WordPress editorial calendar using CoSchedule

Simply put, one of the keys to running a successful WordPress blog is publishing outstanding content. To accomplish that, you’ll need to find topics that appeal to your audience and produce articles on those topics consistently. Simple enough in theory…but a bit harder in practice! One way to make this task easier? Set up a WordPress editorial calendar (using CoSchedule, for example).

After all, a focus on organization is one of the best ways to keep the wheels of your operation turning smoothly. Furthermore, an editorial calendar can come in particularly handy if you need to coordinate with multiple writers. All in all, planning out your content schedule in advance is a smart move if you want your blog to succeed in the long term.

In this article, we’ll introduce you to one of our favorite tools for managing your WordPress editorial calendar: CoSchedule. Then, we’ll talk about how to set it up and use it in three simple steps. Let’s get started!

What is CoSchedule?

CoSchedule is an all-in-one editorial calendar service that enables teams to manage their content schedules. Using this tool, you’ll be able to create tasks and assign them to specific members of your team. These tasks can be blog posts, emails, webinars, and so on. Along with making it possible to centralize your editorial calendar, CoSchedule also doubles as a social media marketing tool, since you can schedule your social messages using the platform.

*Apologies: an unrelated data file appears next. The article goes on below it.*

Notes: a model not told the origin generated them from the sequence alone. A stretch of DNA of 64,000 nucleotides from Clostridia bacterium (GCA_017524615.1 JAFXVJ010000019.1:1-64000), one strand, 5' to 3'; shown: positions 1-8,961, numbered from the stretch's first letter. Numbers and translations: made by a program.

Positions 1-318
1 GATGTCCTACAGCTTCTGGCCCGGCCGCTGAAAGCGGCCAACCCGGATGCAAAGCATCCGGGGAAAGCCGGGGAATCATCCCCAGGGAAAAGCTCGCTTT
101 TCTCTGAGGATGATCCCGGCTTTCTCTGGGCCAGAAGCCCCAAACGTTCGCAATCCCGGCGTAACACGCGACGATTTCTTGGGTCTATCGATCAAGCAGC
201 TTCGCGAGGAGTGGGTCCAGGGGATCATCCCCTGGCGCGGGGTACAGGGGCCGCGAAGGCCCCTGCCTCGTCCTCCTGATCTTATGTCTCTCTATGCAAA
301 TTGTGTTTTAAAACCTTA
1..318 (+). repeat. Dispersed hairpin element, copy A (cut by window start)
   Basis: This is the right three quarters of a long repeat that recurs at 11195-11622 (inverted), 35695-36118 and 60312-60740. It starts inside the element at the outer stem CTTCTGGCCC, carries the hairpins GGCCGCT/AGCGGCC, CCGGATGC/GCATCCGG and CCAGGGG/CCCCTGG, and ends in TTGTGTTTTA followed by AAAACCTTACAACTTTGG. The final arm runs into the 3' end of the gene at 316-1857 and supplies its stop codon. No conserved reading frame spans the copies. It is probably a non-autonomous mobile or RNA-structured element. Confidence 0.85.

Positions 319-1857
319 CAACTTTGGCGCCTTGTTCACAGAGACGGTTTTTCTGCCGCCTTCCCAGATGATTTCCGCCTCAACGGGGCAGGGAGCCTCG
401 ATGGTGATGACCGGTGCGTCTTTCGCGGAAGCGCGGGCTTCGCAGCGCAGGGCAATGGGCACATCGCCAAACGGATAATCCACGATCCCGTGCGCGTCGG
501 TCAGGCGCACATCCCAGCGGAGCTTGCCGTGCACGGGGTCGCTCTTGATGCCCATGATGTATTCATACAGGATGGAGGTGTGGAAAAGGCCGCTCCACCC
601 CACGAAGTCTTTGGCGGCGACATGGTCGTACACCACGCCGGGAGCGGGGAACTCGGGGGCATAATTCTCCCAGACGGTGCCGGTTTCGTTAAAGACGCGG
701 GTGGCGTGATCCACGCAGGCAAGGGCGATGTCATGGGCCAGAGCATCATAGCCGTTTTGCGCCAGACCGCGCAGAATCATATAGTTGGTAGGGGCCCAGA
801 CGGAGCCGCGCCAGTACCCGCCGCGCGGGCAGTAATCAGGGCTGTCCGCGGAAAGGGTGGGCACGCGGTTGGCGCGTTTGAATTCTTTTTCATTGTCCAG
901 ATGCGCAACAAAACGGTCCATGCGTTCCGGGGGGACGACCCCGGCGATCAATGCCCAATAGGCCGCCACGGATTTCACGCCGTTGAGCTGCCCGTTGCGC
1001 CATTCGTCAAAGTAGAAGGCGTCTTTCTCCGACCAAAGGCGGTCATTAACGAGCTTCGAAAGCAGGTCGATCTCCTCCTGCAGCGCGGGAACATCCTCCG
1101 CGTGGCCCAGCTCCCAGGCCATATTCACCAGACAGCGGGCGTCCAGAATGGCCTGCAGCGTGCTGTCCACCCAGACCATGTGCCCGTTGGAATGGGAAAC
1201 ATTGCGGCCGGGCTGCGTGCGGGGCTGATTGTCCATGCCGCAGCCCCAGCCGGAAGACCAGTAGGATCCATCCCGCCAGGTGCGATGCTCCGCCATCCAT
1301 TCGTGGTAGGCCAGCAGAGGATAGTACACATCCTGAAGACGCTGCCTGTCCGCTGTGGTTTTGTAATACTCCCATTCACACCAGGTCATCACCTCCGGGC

It’s worth noting that while CoSchedule is also a standalone service, the developers offer a CoSchedule WordPress plugin that integrates almost all of CoSchedule’s functionality into the WordPress dashboard. You’ll still need to sign up for a paid account to use the plugin, but after that, you won’t need to leave WordPress to work on your calendar.

Key Features:

  • Manage your editorial calendar within WordPress
  • Create and schedule tasks ranging from blog posts to social media messages
  • Assign tasks to specific authors
  • Integrate CoSchedule with multiple third-party platforms, including Google Docs
  • Analyze the effectiveness of your headlines using one of CoSchedule’s built-in tools

Pricing:

Plans start at $30 per month, and you can sign up for a 14-day free trial.

How to manage your WordPress editorial calendar using CoSchedule (in three simple steps)

Before you start creating your calendar, you might want to sit down and think about your content strategy. Once you have some solid blog post ideas in the pipeline, it’s time to work out a schedule.

WordPress does enable you to schedule articles ahead of time, but that’s pretty much it. Once you’ve scheduled a post, WordPress doesn’t provide you with any set of cohesive options to manage your entire editorial calendar. That’s where CoSchedule comes in.

Step #1: Install the CoSchedule plugin and sign up for an account

The first thing you’ll need to do is install and activate the CoSchedule plugin. When you’re done, the plugin will prompt you to sign into your CoSchedule account or create one if you haven’t done so yet:

Signing up for a CoSchedule account.

You don’t need to enter any payment information to start your free trial, so go ahead and sign up now. Afterward, log in using your new credentials and the plugin will be fully activated.

Step #2: Schedule your content within the calendar